Instructions: Exhibit 12 could provide a useful framework for answering this question

* Source:

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Unit of measure

III. STRATEGIC DEFINITION AND IMPLICATIONS

* Source:

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19

IIIA. STRATEGY ARTICULATION – SUMMARY
Unit of measure A. What strategy will your BU pursue over the next 3 years? Instructions: The answer to this overarching question requires a recapitulation of the section’s main findings

A.1 Where to compete? A.2 What is your customer value proposition for the different segments you are going to serve? A.3 What is your business model? A.4 How does your chosen strategy exploit industry opportunities and address industry/competitive threats? * Source: Footnote Source

Instructions: These subsections contain a 1-2 sentence summary of the relevant findings

20

IIIA. STRATEGY ARTICULATION – BACK-UP 1
Unit of measure
• Where are you going to compete along these dimensions and why: – Target market – Distribution channels – Product (breadth and depth) – Geographic scope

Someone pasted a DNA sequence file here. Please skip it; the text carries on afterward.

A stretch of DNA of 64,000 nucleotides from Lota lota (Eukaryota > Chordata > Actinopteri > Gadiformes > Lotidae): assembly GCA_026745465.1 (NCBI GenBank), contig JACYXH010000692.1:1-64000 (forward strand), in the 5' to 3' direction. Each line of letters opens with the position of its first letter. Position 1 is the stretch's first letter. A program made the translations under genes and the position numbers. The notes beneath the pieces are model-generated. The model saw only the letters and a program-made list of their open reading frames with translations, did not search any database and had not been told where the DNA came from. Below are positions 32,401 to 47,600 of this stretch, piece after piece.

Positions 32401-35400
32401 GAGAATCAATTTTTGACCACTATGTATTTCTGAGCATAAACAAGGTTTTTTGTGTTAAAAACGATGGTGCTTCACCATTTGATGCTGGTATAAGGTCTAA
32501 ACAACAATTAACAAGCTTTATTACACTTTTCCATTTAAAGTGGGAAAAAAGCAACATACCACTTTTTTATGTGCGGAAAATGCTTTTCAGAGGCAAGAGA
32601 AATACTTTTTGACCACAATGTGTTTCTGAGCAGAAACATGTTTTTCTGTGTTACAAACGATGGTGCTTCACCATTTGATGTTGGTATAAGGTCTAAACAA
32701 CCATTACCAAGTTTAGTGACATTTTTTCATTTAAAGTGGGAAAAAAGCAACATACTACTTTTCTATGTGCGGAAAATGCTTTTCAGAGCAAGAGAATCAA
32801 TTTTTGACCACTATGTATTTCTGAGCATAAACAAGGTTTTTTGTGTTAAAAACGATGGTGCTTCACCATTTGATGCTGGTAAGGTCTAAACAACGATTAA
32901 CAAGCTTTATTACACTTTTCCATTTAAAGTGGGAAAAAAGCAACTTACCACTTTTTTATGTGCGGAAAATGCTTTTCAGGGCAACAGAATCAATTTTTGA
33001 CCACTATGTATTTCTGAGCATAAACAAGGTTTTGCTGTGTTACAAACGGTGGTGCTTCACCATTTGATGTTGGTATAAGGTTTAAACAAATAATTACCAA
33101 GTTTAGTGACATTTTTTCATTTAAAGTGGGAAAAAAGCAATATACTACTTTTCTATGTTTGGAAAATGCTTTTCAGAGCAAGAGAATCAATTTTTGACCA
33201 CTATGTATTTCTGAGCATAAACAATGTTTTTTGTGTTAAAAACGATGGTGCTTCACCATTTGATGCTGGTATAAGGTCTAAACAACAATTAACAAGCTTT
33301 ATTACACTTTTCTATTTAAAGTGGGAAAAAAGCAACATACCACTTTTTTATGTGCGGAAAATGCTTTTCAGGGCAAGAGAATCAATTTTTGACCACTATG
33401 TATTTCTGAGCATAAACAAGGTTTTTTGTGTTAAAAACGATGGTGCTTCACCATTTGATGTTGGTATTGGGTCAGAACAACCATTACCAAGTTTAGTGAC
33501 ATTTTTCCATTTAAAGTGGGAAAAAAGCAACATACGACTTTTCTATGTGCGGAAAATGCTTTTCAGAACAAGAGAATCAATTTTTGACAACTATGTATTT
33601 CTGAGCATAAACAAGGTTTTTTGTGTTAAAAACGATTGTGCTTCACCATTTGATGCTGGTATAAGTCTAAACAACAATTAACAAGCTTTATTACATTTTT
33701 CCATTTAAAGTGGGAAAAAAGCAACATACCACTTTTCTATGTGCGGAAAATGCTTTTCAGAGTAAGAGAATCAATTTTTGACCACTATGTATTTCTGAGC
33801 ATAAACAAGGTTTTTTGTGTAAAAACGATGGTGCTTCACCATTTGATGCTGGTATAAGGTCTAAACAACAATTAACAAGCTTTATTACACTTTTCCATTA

A.1 Where to compete?

Instructions: Exhibit 13 could provide a useful framework for answering this question

* Source:

Footnote Source

21

IIIA. STRATEGY ARTICULATION – BACK-UP 2
Unit of measure
A.2 What is your customer value proposition for the different segments you are going to serve? Who is your target customer?
• • • • Target customer definition Benefits that you will offer the customers Product pricing Position against competition vis-à-vis the benefits provided and the price charged

What are the explicit benefits you provide to your customers?

What perceived value do you provide to the customer better than competition?

How much value do your customers attach to the benefits you provide?

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IIIA. STRATEGY ARTICULATION – BACK-UP 3